3. Do Tailor The Program To Your Needs And Their Abilities. It’s important for the trainer to learn about the organization and craft a program accordingly. The key is to tailor the program so that it lets trainees focus on content that matches the firm’s interests and the trainees’ abilities. To help do that, a trainer can do interviews or surveys to learn what people need and feel they need.
4. Do Use Relevant Simulations; Avoid ‘Custom-Made’ Simulations. I caution against the understandable belief that you must use ‘custom-made’ negotiation simulations that are special to your company. In my experience, these exercises can actually work against learning. Why? Good negotiation simulations are like sketches of real life, capturing what’s important and leaving out other things. This economy makes the lessons of the simulation clear, memorable, focused, and powerful. But now imagine doing a simulation about the specific work of one of your business units. Participants from that unit will be distracted by the simulation’s ‘omissions’; participants from other business units will be distracted by its use of specialized business terms they don’t know. The distractions will make it hard for the participants to focus on the lessons of the exercise. Of course, it can be useful to use a simulation that refers to your industry or your function. Or something somewhat like it. As long as the participants can see some connection to their work, the subject matter of the simulation doesn’t matter a great deal. But if it’s too specific to your firm, it can actually backfire. For this reason, I advise clients and students not to pay for highly specific custom-made simulations.
5. Develop Prep Questions For Negotiations. As Susskind notes, it’s valuable for trainees to develop the habit of using a simple set of questions as they prepare to negotiate. (One example is the I FORESAW IT mnemonic.)**
6. Give Trainees Specific Ways to Practice After The Training. You and the trainer need to do things to make sure trainees intentionally practice what they learn so the ideas become habits. As experts note, ongoing coaching, discussion, or follow-up contact is probably essential if you want the benefits to last for more than a few days. Trainers can also send graduates regular suggestions, exercises, and reminders so participants keep the ideas in mind in the weeks following the event.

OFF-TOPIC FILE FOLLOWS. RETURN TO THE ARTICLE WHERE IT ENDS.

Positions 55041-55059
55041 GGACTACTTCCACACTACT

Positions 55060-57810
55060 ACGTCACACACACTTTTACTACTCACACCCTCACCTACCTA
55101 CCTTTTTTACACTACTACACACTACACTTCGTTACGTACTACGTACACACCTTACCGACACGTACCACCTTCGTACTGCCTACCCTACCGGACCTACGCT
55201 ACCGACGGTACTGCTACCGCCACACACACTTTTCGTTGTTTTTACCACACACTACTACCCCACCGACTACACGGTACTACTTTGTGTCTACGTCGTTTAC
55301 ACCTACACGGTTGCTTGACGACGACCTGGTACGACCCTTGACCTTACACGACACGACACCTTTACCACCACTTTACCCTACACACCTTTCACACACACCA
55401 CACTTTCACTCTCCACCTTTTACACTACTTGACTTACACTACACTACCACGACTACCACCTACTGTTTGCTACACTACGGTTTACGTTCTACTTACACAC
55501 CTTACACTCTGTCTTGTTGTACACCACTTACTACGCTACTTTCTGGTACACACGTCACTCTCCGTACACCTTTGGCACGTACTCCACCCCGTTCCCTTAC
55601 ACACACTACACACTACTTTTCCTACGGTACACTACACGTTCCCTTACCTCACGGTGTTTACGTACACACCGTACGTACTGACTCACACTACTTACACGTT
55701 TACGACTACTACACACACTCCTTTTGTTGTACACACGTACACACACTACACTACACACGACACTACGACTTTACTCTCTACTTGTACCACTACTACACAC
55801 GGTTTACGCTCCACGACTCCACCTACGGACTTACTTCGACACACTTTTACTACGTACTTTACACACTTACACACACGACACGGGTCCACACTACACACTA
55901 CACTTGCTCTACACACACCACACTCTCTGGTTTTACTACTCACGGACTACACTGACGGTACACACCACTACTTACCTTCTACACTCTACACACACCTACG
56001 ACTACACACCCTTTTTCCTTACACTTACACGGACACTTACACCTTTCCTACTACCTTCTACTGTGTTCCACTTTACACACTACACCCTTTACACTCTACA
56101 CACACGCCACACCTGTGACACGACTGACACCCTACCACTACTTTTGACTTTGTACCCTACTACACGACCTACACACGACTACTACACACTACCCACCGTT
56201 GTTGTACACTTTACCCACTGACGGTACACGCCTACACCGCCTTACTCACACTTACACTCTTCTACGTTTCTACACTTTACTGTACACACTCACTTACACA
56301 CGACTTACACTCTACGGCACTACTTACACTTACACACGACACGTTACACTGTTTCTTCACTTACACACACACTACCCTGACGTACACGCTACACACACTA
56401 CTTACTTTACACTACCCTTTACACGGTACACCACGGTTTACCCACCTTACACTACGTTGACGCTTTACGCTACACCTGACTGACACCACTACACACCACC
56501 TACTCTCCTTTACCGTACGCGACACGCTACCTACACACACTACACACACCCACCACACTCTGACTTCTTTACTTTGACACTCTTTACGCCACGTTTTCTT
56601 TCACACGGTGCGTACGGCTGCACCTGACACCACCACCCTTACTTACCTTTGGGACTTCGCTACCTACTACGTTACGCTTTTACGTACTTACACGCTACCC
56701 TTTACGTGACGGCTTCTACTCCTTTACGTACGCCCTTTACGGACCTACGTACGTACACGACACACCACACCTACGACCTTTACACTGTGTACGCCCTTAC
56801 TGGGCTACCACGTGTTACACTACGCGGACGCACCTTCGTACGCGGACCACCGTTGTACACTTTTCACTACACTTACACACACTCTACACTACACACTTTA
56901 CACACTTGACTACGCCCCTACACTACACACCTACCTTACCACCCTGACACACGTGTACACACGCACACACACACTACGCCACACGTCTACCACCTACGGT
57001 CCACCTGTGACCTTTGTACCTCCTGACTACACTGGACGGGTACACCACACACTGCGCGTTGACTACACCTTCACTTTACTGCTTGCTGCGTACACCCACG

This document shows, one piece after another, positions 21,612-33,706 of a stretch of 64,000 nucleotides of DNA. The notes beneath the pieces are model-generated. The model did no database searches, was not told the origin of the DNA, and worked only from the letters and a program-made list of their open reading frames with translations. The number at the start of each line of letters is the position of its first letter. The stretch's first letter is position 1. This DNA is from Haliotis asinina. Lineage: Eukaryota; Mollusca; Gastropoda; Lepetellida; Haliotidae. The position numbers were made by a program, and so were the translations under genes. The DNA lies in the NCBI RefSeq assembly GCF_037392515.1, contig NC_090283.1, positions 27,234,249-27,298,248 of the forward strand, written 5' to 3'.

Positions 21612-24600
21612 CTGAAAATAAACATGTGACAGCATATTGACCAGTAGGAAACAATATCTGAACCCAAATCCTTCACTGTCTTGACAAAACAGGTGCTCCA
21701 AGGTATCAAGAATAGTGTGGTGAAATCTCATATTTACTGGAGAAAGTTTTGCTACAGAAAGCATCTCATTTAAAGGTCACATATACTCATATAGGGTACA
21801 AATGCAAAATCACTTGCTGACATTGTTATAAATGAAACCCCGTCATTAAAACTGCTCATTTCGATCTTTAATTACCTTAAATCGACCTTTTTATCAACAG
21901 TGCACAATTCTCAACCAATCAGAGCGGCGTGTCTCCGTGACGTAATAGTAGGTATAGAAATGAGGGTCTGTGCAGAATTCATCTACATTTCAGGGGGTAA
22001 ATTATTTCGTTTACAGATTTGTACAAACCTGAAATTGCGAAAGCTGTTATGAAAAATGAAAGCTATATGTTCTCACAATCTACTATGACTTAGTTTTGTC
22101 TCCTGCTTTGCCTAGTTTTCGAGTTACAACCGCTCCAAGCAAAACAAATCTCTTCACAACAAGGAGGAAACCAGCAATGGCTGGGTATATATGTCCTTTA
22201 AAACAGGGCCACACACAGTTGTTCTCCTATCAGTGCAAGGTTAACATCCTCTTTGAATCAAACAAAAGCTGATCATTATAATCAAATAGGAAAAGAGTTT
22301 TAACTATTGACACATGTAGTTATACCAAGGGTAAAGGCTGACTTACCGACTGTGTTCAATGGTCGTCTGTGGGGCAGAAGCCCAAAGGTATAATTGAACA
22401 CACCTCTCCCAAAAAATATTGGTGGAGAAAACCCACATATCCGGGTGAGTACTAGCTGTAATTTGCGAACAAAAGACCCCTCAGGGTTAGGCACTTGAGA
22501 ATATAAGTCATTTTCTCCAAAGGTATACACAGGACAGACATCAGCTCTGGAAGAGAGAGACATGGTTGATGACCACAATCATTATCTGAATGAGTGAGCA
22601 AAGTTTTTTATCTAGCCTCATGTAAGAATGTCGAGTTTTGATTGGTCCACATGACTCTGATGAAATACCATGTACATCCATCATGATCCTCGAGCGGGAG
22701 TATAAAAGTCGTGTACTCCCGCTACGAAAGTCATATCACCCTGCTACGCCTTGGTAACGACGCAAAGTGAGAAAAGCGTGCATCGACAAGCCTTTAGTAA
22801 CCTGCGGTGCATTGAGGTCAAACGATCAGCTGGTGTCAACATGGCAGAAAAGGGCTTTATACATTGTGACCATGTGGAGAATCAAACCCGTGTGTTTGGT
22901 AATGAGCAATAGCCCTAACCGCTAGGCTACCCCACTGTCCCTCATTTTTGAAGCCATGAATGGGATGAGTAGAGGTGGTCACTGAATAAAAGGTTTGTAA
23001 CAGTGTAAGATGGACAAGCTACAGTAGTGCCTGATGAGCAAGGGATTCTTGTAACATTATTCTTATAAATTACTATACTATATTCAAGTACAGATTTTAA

7. Follow Up Eight Weeks Later. As Susskind argues, it’s also useful to let the participants know from the start that you will check with them a couple of months after the training to gauge their success. That way, you’ll have a better chance of tracking measurable benefits.
The Bad and the Good. Training can be a sizeable investment. I’ve been concerned that training can be a fleeting help at best or a frustrating intrusion at worst. No one wants that, and you should not pay for it. I’ve also sensed that a well-run training can really help groups immediately and for quite some time after, if it’s done wisely. I urge you to get your money’s worth by following the ideas here.
*You can order it from Harvard Business School Publishing at http://harvardbusinessonline.hbsp.harvard.edu/b01/en/common/item_detail.jhtml?id=N0408B
**I FORESAW IT is a mnemonic that lists ten questions a negotiator should ask and answer before a negotiation. For details, go to the Home page, move the mouse to the heading “Articles,” and you will see a subheading for “I FORESAW IT” where you can read how it works. You can also find a copy of a handy I FORESAW IT template by clicking on the I FORESAW IT tab on the left side of the Home page.